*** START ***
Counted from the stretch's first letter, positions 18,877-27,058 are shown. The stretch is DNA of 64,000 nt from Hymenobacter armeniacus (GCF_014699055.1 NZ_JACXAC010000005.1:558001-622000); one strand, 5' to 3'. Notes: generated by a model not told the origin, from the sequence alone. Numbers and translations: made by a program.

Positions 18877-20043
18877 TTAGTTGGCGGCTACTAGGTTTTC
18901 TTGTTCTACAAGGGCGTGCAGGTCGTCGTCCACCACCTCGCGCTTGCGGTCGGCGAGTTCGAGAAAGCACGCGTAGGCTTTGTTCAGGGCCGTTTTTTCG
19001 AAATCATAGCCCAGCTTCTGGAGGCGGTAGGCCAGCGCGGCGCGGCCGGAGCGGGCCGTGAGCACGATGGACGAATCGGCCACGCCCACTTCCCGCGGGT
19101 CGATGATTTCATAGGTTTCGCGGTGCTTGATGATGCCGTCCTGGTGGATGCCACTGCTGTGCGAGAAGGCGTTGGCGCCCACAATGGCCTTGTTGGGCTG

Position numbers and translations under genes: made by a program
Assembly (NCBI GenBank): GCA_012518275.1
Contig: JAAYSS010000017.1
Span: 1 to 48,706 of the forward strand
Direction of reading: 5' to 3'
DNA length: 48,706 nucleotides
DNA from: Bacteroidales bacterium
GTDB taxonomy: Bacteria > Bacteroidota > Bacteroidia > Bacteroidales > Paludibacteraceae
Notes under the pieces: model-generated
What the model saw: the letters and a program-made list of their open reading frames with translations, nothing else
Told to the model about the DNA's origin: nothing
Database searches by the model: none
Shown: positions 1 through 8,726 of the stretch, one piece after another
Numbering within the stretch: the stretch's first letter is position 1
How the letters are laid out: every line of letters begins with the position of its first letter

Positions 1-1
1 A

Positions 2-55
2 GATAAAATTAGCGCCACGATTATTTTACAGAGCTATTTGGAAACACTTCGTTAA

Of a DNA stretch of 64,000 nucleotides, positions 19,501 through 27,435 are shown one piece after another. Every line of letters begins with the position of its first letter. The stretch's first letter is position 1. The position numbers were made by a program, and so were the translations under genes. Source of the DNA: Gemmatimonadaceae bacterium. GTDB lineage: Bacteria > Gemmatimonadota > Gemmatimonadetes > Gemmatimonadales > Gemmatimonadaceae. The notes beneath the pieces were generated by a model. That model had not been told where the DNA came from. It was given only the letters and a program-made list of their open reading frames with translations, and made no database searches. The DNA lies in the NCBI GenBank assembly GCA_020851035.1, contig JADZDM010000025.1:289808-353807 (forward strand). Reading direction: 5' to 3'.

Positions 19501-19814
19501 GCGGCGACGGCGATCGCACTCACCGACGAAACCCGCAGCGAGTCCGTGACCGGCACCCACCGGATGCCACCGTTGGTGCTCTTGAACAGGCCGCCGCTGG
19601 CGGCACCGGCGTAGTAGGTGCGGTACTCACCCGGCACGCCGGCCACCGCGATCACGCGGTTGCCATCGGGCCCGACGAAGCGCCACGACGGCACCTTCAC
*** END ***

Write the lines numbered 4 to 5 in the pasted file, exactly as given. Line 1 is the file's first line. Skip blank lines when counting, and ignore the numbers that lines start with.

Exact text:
18901 TTGTTCTACAAGGGCGTGCAGGTCGTCGTCCACCACCTCGCGCTTGCGGTCGGCGAGTTCGAGAAAGCACGCGTAGGCTTTGTTCAGGGCCGTTTTTTCG
19001 AAATCATAGCCCAGCTTCTGGAGGCGGTAGGCCAGCGCGGCGCGGCCGGAGCGGGCCGTGAGCACGATGGACGAATCGGCCACGCCCACTTCCCGCGGGT